madan residents are chiefly Pathans, Malaks, Saiyids, Muchis, and
Lohars, and the Hindus principally Banias. Ghotki was founded
about 1747. The mosque of Pir Musan Shah, the founder of the place,
113 feet long by 65 feet broad, and decorated with coloured tiles, is the
largest in Sind, and of great sanctity. Local trade is chiefly in cereals,
indigo, wool, and sugar-cane. The Lohars (blacksmiths) of Ghotki
are famed for their metal-work; wood-carving and staining are also
very creditably executed. The municipality, constituted in 1855, had
an average income during the decade ending 19o1 of Rs. 8,045. In
1903-4 the income was Rs. 7,5oo. The town contains a dispensary
and two schools, attended by 172 boys and 6 girls.
Ghund.-A fief of the Keonthal State, Punjab, lying between 31° 2′
and 31° 6′ N. and 77° 27′ and 77° 33′ E., with an area of 28 square
miles. The population in 19o1 was 1,927, and the revenue is about
Rs. 2,ooo. A tribute of Rs. 250 is paid to the Keonthal State. The
present chief, Thakur Bishan Singh, exercises full powers, but sen-
tences of death require the confirmation of the Superintendent, Simla
Ghuram (Kuhram, or Ramgarh).-Ancient town in the Ghanaur
lahsil, Pinjaur nizamal, Patiala State, Punjab, situated in 30° 7′ N. and
76° 33′ E., 26 miles south of Rajpura. Population (1901), 798.
Tradition avers that it was the abode of the maternal grandfather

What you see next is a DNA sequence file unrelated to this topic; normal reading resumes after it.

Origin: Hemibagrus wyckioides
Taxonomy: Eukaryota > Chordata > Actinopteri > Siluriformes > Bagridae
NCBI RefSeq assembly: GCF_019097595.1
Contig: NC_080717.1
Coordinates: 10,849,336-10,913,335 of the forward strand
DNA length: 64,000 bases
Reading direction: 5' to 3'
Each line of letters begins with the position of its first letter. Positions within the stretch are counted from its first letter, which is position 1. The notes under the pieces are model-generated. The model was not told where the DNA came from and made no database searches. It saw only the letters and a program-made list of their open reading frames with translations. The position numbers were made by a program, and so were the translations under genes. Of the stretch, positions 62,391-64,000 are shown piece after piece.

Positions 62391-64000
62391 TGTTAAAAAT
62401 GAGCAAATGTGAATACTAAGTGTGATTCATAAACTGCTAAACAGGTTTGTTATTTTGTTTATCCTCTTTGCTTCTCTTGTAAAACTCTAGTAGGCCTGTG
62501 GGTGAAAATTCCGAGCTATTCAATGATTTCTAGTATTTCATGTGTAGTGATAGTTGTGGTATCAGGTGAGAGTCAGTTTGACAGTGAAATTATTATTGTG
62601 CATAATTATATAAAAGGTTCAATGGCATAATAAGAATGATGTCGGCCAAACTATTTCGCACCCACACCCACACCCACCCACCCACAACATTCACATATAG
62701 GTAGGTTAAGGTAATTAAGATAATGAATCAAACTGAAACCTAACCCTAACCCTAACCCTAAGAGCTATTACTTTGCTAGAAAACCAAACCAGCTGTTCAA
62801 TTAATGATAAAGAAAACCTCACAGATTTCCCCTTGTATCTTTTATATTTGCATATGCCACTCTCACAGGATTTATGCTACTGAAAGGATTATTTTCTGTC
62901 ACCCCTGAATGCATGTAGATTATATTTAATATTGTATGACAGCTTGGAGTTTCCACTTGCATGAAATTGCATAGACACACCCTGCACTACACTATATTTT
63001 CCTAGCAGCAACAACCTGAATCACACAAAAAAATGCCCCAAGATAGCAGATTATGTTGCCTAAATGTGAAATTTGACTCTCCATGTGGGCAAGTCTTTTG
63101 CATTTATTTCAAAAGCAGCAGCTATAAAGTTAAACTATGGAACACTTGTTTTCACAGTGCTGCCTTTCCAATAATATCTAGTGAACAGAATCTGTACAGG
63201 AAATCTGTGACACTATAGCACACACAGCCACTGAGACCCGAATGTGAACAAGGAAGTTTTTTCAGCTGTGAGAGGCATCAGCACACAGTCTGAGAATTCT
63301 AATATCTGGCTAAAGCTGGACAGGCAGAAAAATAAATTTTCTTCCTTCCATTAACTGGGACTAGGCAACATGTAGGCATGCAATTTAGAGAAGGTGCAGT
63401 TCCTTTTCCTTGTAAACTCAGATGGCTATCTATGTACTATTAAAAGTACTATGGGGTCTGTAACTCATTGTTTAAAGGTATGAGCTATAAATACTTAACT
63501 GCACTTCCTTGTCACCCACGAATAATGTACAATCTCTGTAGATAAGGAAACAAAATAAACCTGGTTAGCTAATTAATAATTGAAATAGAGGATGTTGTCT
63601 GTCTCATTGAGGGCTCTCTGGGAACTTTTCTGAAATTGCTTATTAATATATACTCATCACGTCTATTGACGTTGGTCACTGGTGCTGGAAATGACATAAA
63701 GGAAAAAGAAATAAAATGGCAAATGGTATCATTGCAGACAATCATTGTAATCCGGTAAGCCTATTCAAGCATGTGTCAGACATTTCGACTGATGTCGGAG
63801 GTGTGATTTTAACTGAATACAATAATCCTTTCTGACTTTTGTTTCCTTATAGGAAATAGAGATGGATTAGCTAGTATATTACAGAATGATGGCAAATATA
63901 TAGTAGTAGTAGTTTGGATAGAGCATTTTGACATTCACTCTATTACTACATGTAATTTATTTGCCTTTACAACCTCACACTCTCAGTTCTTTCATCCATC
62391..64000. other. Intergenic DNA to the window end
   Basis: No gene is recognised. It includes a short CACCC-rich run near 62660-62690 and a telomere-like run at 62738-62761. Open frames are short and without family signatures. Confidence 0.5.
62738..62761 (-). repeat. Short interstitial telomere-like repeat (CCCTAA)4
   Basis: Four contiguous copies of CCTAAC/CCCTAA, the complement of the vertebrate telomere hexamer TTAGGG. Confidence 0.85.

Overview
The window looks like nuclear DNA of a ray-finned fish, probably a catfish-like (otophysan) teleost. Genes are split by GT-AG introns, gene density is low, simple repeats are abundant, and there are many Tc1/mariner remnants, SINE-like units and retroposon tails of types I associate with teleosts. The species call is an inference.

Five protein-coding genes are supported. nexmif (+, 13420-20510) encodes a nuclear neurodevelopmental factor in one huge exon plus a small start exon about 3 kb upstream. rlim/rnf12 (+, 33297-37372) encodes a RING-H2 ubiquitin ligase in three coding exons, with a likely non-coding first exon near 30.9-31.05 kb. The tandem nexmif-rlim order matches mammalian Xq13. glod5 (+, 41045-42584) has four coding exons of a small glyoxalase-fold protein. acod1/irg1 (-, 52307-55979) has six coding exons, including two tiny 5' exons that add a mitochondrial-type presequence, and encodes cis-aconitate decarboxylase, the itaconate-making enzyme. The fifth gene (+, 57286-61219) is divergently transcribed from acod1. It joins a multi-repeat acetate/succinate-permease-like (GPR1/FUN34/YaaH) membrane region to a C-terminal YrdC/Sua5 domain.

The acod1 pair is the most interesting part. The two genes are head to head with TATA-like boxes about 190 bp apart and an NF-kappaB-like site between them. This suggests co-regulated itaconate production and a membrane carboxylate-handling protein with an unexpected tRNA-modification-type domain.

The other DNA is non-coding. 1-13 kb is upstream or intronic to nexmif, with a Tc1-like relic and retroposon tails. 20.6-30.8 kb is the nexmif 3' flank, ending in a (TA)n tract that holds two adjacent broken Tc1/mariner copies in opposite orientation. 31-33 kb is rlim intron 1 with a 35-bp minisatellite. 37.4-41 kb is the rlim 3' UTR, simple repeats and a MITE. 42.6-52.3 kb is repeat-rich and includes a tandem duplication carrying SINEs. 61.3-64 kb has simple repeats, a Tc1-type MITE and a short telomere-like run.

of Rama Chandra, king of Ajodhya. In historical times Kuhram
is first mentioned as surrendering to Muhammad of Ghor in 1192.
It remained a fief of Delhi during the early period of the Muhammadan
empire, but fell into decay. Extensive ruins mark its former greatness.
Ghusuri.-Northern suburb of Howrah city in Howrah District,
Bengal, containing jute and cotton-mills, jute-presses, and rope-works.
The last, founded a century ago, forms the oldest factory industry
in the town. Ghusuri is a permanent market, with a large trade in
Gidar Dhor.-River in Baluchistan. See HINGOL.
Gidhaur.-Village in the Jamfii subdivision of Monghyr District,
Bengal, situated in 24° 51′ N. and 86° 12′ E. Population (19oi),
1,780. Gidhaur is the present seat of one of the oldest of the noble
families of Bihar. Their original home was at the foot of the hills
near the village of Khaira ; and the ruins of an old stone fort and
other buildings may still be traced in the scrub jungle there. Close
by are the remains of a large masonry fort, known as Naulakhagarh,
the erection of which is by local tradition ascribed to Sher Shah, but
which may once have been the seat of the family. The founder was
Bir Bikram Singh, a Rajput who emigrated from his home in Central
India about the thirteenth century, and, after slaying a local Dosadh
ruler who held sway over large estates in the neighbourhood, estab-